Quinnipiac: The Bobcats have put together a decent 5-6 record through the non-conference slate, but when you dig deeper, you will find four of those five victories have come against teams in the 300+ range on KenPom, with the best win coming on the road at Dartmouth, ranked 217th. Fifth-year senior Cameron Young has moved to the forefront of the MAAC Player of the Year discussion, with his team-leading 18.4 points per game ranking second in the league. Quinnipiac was without sophomore point guard Rich Kelly for the first five games as he recovered from an MCL sprain, but he has since returned to average 9.2 points and 4.7 assists per game over the last six contests. Of the newcomers for Baker Dunleavy’s squad, forward Kevin Marfo has been a stout presence inside, pulling down 9.3 rebounds per game. Additionally, Marfo’s offensive and defensive rebounding percentages rank among the top 10 nationally according to KenPom. - VS

Monmouth: Just about everything that could go wrong this season for the Hawks unfortunately has done exactly that, as the 55 wins and national headline-grabbing upsets of high-major giants now seem like halcyon days for a program clearly reeling from the early departure of Micah Seaborn. Ray Salnave has thrived in a larger role for Monmouth this season, leading the team in scoring, assists, and steals, while sophomore Deion Hammond has carved out a solid start to his second campaign as King Rice's second double-figure scorer to date on a team still searching for its first win of the season after getting off to an 0-12 start. The development and emergence of Mustapha Traore has been a welcome sight in West Long Branch as well, but Rice is still counting on some of his other experienced bigs to step in and help shoulder the load down low for a team that could use any type of pick-me-up it can get heading into an ominous league opener Thursday evening against Iona. - JD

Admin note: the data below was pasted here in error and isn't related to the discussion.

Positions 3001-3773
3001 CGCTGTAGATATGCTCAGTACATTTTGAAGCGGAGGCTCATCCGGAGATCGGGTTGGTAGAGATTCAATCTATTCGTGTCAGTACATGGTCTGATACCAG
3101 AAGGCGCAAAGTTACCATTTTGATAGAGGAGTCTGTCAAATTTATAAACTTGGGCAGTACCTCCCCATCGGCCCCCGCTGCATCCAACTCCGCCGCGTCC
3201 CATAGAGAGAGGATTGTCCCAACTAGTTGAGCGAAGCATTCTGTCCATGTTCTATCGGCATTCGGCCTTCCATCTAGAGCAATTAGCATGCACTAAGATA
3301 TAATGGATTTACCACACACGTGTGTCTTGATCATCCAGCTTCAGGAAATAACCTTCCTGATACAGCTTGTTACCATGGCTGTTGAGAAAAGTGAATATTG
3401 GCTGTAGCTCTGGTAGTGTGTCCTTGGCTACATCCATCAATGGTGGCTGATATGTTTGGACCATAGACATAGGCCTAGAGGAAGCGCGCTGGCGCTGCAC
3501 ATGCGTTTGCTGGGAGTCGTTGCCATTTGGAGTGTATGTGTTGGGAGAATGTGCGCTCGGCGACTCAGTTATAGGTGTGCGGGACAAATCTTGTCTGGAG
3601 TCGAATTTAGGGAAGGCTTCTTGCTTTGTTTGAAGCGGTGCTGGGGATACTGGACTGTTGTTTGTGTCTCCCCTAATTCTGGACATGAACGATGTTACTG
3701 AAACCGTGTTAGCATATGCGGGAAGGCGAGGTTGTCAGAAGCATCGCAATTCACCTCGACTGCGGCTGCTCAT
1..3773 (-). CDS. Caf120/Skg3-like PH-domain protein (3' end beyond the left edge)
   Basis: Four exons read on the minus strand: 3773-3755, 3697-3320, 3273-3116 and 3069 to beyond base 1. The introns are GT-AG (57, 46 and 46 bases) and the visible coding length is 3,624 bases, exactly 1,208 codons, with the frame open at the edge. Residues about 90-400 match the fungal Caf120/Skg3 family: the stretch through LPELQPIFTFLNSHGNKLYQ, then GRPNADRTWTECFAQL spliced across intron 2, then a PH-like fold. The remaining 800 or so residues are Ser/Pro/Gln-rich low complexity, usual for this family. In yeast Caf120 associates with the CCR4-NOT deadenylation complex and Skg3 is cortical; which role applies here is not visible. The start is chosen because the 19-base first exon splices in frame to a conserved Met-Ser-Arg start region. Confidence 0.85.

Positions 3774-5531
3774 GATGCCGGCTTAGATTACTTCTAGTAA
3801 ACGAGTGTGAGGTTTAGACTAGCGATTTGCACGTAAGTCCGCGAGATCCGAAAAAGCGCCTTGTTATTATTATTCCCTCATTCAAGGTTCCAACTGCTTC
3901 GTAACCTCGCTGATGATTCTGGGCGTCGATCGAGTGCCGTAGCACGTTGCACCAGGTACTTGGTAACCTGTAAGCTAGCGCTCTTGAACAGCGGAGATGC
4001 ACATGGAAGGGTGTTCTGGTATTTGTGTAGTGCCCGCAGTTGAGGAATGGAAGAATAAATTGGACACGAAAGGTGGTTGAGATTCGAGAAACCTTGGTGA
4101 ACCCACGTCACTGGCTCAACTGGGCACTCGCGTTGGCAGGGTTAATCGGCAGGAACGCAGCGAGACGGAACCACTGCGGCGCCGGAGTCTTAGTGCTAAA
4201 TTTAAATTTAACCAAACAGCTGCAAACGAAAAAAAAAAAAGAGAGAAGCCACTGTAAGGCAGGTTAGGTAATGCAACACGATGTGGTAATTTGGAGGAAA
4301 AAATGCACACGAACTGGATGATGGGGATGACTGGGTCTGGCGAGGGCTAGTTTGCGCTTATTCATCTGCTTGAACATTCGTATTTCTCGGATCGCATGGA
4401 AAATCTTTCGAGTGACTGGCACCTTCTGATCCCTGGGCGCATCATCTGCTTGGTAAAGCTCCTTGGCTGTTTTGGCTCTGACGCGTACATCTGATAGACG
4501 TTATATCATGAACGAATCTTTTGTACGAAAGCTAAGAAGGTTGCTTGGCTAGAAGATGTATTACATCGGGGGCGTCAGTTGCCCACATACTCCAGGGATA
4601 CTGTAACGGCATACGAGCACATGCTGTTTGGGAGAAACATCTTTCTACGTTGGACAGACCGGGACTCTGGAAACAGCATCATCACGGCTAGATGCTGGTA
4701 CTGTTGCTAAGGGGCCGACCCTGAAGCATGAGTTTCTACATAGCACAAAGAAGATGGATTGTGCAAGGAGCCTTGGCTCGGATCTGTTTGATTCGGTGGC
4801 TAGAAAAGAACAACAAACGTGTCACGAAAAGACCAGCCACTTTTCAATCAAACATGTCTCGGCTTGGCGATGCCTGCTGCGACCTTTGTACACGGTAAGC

Marist: At 5-7, the Red Foxes' record is just one of the many tangible improvements under MAAC veteran -- but Poughkeepsie newcomer -- John Dunne as he prepares for his first conference campaign away from Saint Peter's. Also of key significance is the defense that was largely nonexistent under Dunne's predecessor, Mike Maker. Marist is yielding less than 69 points per game through its first twelve contests this year, a figure that checks in at just over 1.02 points per possession. Dunne will undoubtedly look to lower that number further as the season goes on, but he has to be encouraged with the play of each of his top four scorers (Brian Parker, Ryan Funk, Isaiah Lamb and David Knudsen) along with newcomer Darius Hines, whose early sample size at the point guard spot suggests he could be a potential All-Rookie selection, and perhaps even a stalwart similar to what Dunne had at Saint Peter's in Trevis Wyche. - JD